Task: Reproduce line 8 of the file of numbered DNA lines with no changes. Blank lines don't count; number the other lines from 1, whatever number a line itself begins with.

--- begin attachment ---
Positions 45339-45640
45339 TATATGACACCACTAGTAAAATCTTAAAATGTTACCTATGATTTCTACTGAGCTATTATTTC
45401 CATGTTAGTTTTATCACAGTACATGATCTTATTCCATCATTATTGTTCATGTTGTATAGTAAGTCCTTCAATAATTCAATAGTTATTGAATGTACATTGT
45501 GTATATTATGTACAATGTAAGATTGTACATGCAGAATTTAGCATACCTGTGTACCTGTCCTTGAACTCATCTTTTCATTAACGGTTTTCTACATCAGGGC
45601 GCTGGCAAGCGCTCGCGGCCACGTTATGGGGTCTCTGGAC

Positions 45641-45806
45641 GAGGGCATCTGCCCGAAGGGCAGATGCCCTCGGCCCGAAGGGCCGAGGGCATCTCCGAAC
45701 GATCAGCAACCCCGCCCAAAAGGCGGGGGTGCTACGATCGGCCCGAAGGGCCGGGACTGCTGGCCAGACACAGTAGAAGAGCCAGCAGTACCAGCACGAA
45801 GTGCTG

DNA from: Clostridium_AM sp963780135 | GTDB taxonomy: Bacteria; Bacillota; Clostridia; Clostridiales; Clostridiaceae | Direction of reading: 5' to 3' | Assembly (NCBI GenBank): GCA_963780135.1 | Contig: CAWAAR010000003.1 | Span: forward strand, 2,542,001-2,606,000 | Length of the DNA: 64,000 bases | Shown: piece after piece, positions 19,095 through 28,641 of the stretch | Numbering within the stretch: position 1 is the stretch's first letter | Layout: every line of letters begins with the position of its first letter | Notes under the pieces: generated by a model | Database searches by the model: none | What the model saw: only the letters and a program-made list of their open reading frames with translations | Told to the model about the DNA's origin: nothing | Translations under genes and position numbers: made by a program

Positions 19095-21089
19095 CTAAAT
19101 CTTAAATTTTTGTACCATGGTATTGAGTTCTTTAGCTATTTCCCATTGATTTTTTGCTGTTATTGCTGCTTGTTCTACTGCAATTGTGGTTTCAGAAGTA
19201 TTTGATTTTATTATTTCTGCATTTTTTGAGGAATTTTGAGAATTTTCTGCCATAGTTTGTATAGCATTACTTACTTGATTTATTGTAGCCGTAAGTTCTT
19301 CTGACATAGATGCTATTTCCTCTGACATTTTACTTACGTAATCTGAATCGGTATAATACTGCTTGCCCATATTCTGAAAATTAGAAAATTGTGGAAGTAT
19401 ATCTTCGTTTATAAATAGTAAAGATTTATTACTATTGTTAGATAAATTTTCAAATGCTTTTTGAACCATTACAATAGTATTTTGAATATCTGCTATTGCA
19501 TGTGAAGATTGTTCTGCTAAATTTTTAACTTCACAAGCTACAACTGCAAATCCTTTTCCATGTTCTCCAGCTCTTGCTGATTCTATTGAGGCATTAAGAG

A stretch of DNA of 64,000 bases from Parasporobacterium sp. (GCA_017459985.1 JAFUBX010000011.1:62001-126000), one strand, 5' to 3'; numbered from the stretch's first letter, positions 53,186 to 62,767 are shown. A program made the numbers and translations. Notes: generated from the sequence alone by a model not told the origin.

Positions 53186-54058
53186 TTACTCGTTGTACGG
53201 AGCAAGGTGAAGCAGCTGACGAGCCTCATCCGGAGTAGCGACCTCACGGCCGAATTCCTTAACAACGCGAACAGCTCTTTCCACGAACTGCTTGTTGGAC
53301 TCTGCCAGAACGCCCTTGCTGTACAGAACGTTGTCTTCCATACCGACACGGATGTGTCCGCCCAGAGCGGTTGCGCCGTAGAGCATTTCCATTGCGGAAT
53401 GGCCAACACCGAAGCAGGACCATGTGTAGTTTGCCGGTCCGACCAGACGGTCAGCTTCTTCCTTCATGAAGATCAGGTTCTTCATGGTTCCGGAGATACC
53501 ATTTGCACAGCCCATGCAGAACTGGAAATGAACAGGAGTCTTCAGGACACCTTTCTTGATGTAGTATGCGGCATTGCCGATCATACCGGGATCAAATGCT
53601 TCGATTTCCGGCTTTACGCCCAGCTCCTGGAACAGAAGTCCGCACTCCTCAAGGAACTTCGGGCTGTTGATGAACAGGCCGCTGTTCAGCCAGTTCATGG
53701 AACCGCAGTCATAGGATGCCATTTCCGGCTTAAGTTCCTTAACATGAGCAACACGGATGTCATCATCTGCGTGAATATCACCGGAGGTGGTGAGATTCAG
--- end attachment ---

45701 GATCAGCAACCCCGCCCAAAAGGCGGGGGTGCTACGATCGGCCCGAAGGGCCGGGACTGCTGGCCAGACACAGTAGAAGAGCCAGCAGTACCAGCACGAA